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Grieving Cut Trees

Nicole Land thinking with Maria Wysocki, Selena Ha, Andrea Thomas, and Alicja Frankowski

Recently, there was a significant cutting of trees in the yard. Some of the trees we have thought very carefully with were removed.

As I was thinking about our relations to trees, I was reminded of Natasha Myers’ work. I’ve attached one very short article by her, called. For Myers (2017), “gardens are sites where it is possible to get a feel for the momentum that propels people to involve themselves with plants” (p. 297). She speaks about the human-centred ways we currently have of thinking about gardens: humans plan, design, and care for gardens; they are the master and primary care-er *for* a garden. Myers links that to the Anthropocene, which connects to our conversations about stewardship, as the talks about this assumption that humans can solve human-created problems by finding better fixes and pre-empting anticipated plant catastrophes (I’m thinking about the trees Andrea described getting cut down along her street in the name of preventing a parasite they didn’t even yet have).

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Sliding, Blankets, and taking Pauses Seriously

Nicole Land thinking with Sanja Todorovic and Jajiba Chowdhury

After working to pay attention to how moving happened in communicative ways in the yard, we noticed that there seems to be something important happening with the slide. The playground has two side-by-side slides. We offered the children a provocation where we placed a blanket over one of the slides and we thought with the children about using half the blanket-covered slide. Jajiba and I were talking about the tensions in setting intentions for using the slide – when the children are interested in sliding with the blanket or taking it off of the slide, how do we balance that with sharing with them that our intention is to think together about using half the slide? How do we know when to push what our curiosities by ‘fixing’ the blanket on the slide (like, what happens when we use on side of the slide? Or, one slide is covered in the blanket – how can we use the other slide?) and when to notice how moving with the blanket is also a response to the provocation, also a way of the children engaging with the ‘problem’ we are offering them? I think that this is a question we need to keep negotiating with the children.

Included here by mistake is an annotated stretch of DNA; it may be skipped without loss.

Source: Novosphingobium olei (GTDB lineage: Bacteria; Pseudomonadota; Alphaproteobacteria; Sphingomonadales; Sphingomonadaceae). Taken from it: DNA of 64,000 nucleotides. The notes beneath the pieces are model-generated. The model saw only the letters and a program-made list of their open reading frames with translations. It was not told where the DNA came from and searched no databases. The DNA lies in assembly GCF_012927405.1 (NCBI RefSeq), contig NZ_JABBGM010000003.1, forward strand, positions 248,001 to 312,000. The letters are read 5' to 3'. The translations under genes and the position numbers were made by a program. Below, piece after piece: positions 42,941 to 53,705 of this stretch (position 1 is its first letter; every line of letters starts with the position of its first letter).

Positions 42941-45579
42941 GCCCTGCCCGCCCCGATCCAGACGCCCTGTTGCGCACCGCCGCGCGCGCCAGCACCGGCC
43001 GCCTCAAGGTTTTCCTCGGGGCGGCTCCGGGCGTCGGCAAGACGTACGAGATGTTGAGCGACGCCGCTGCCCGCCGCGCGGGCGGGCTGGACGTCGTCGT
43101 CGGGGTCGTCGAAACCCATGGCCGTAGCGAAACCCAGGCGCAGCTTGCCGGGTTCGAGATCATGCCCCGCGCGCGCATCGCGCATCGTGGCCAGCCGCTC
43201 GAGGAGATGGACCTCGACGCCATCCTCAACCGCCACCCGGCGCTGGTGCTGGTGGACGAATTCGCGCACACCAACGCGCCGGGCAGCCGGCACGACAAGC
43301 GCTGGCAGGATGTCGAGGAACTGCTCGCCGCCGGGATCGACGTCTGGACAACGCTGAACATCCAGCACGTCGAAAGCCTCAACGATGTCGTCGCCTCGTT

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What We Can and Cannot Notice

Nicole Land thinking with Maria Wysocki, Selena Ha, Andrea Thomas, and Alicja Frankowski